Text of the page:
Food Loss Reduction by Enterprises in Japan: Key Research Findings 2019
Yano Research Institute (the President, Takashi Mizukoshi) has extensively surveyed and analyzed not only the food industry but also the peripheral companies on the current status of and the environment surrounding food loss reduction, and has found out the whole picture of diminishing food loss in Japan.
Summary of Research Findings
According to the data by MAFF and Ministry of Environment, food loss in Japan amounts to around 6,400 thousand tons, annually. As news media reported on tons of seasonal food such as Christmas cakes, New Year “Osechi” feasts, and “Ehomaki” sushi being discarded after the end of respective events, food loss has suddenly drawn attention in recent years as an issue to be solved.
In fact, food loss reduction has already been addressed mainly by food related companies, with the reasons being to reduce costs and increase efficiency, as well as in many cases from the environmental and social viewpoints. Recently, there emerged some startups and some large companies from other industries trying to solve the problem by turning the issue into business.
A variety of business models has come forth: Many of which have a high affinity to startups of platform business, for it can be launched by just using websites and smartphone apps without the need of manpower, such as food sharing services that can connect consumers with leftover ingredients or some dishes that have passed the expiration date for sales.
Also, technological innovation has enabled some companies to provide some materials that help reduce food loss in addition to their usual existing business operations. A more direct case can be some companies providing newly-developed products that use potentially wasted food, and some other attempts are use of AI for forecasting the potential food demand, aiming to diminish food loss.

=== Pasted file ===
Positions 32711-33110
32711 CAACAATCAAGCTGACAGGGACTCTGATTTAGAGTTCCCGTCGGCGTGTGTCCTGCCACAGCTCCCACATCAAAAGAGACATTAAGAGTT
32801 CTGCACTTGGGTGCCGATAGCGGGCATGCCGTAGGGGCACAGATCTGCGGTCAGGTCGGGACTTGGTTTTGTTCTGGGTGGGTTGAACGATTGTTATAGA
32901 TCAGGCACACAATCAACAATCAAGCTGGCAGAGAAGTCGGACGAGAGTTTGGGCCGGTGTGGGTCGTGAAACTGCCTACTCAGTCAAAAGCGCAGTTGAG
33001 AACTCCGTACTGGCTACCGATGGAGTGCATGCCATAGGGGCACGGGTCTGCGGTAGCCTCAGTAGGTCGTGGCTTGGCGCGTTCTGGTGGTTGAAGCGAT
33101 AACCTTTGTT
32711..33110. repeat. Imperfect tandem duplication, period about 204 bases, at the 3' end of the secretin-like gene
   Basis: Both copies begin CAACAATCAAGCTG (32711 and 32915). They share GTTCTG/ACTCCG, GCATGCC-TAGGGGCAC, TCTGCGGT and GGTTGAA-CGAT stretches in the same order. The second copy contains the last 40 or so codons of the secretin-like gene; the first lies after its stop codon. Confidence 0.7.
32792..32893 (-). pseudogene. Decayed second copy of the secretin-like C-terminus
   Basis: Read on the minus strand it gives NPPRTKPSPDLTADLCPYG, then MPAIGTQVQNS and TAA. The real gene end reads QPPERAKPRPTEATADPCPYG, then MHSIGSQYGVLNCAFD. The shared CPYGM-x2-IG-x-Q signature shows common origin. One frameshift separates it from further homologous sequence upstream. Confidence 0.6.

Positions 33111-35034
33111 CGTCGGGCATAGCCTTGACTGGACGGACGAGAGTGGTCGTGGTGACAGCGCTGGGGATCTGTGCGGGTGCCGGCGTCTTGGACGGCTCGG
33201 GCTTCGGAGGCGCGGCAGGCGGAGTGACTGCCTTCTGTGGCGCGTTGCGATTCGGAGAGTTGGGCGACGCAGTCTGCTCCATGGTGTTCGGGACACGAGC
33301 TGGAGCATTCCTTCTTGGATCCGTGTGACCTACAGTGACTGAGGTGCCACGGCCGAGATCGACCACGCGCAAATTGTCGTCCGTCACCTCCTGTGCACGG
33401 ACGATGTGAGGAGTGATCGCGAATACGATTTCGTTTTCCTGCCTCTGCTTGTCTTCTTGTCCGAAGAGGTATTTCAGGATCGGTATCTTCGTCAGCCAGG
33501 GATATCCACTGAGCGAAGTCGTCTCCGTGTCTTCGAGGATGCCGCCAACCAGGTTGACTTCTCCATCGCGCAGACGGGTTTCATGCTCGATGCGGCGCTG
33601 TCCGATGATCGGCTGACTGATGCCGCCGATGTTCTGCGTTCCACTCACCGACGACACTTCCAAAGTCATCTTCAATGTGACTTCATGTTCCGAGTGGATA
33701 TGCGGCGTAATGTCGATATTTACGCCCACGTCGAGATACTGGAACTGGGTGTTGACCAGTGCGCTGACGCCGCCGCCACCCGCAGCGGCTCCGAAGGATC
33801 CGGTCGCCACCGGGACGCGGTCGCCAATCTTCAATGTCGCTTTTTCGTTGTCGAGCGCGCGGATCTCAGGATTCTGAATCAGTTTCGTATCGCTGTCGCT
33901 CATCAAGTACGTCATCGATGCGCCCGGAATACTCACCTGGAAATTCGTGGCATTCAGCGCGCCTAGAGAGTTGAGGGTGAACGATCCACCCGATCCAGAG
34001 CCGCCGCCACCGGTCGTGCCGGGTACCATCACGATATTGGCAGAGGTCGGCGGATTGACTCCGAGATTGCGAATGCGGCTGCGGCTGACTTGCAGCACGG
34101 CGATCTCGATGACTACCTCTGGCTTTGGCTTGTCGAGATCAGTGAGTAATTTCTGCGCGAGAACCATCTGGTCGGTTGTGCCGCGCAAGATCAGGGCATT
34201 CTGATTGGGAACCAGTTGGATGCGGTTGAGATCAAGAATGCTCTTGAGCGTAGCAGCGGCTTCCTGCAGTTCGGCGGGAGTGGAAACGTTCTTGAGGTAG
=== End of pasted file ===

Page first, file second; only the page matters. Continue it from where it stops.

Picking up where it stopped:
Attempts of Food Loss Reduction Already Started at Many Food Makers
According to the questionnaire that took place during the period between November and December 2019, regarding the attempts to reduce food loss to 103 domestic food related enterprises (makers of food, beverages, and liquors), the rate of the companies that have responded as having made some efforts for food loss reduction accounted for 82.5%. When observing this by category, high percentages were overall obtained, as 84.4% of all food makers, 73.3% of all beverage makers, and 81.8% of all liquor makers responded that they have been trying to reduce food loss.
For the reasons why the companies make efforts for diminishing food loss (multiple responses allowed), the largest number of the response was “to reduce cost” occupying 78.8%, followed by “for better efficiency in manufacturing and sales” 47.1%. When asked about what makes wasted food (single response allowed), the largest number of response was “food edges and residue from processing and cooking,” indicating how reducing of waste at the time of food manufacturing will save costs and lead to food loss reduction.
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